Format

Send to

Choose Destination
Telemed J E Health. 2010 Jul-Aug;16(6):739-45. doi: 10.1089/tmj.2009.0186.

Use of communication technologies to cost-effectively increase the availability of interpretation services in healthcare settings.

Author information

1
Institute of Personality and Social Research, University of California, Berkeley, California 94720-7414, USA. mmasland@berkeley.edu

Abstract

Poor patient-provider communication due to limited English proficiency (LEP) costs healthcare providers and payers through lower patient use of preventive care, misdiagnosis, increased testing, poor patient compliance, and increased hospital and emergency room admissions. Scarcity of bilingual healthcare professionals and prohibitive interpretation costs hinder full implementation of language service despite federal and state laws requiring their provision. We review recent published literature and unpublished data documenting the use of telephonic and video interpretation methodologies to improve healthcare communication with LEP persons. For example, a cooperative of nine California public hospitals and their associated community clinics, psychiatric facilities, skilled nursing facilities, and public health departments have implemented shared video interpretation services with video/voice-over Internet Protocol call center technology that automatically routes requests for interpretation in 15 languages to a pool of 30 full-time interpreters and 4 trained bilingual staff. For organizations seeking to initiate or expand their language services, the Internet provides access to translated documents, promising practices, step-by-step guides, planning tools, and research briefs. Such recent technological advances make provision of language services-to respond to federal and state mandates and improve access and quality of care to LEP persons-more feasible than is widely believed. Increased government and foundation support, and collaboration among provider organizations themselves can catalyze these efforts.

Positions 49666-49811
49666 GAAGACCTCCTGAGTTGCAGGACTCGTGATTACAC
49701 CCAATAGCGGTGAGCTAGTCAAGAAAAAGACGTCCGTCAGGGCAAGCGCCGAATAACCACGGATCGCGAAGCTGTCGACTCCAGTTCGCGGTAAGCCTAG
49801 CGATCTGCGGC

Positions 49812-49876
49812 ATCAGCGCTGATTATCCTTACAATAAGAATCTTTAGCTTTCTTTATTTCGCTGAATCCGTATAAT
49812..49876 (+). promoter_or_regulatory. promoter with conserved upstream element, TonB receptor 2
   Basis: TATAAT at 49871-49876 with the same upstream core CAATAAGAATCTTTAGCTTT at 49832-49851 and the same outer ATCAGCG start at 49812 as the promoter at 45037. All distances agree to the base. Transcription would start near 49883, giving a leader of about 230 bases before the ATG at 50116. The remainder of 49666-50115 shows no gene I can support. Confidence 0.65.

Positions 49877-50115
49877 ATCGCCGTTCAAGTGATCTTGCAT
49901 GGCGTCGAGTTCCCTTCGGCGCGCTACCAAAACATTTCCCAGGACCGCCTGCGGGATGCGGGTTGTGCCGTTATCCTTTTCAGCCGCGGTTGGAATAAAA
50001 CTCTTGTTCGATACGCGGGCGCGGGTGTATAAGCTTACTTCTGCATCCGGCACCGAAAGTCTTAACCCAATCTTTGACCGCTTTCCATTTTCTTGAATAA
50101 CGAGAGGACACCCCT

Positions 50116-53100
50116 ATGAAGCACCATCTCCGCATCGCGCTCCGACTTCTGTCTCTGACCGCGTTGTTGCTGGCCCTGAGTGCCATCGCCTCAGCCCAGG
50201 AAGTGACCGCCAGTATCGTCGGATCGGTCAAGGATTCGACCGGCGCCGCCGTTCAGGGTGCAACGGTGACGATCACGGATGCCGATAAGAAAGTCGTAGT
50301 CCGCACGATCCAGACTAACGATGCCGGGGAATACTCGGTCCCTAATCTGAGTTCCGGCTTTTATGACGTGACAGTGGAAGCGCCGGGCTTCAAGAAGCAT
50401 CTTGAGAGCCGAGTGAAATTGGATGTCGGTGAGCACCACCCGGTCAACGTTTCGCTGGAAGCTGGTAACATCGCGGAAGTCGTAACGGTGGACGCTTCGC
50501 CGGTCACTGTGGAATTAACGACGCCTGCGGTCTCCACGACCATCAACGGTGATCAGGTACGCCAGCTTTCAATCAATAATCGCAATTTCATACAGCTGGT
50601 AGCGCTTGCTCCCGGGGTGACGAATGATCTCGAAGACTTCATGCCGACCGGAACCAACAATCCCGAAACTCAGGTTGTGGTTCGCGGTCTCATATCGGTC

PMID:
20626299
PMCID:
PMC2992399
DOI:
10.1089/tmj.2009.0186
[Indexed for MEDLINE]
Free PMC Article

Supplemental Content

Full text links

Icon for Atypon Icon for PubMed Central
Loading ...
Support Center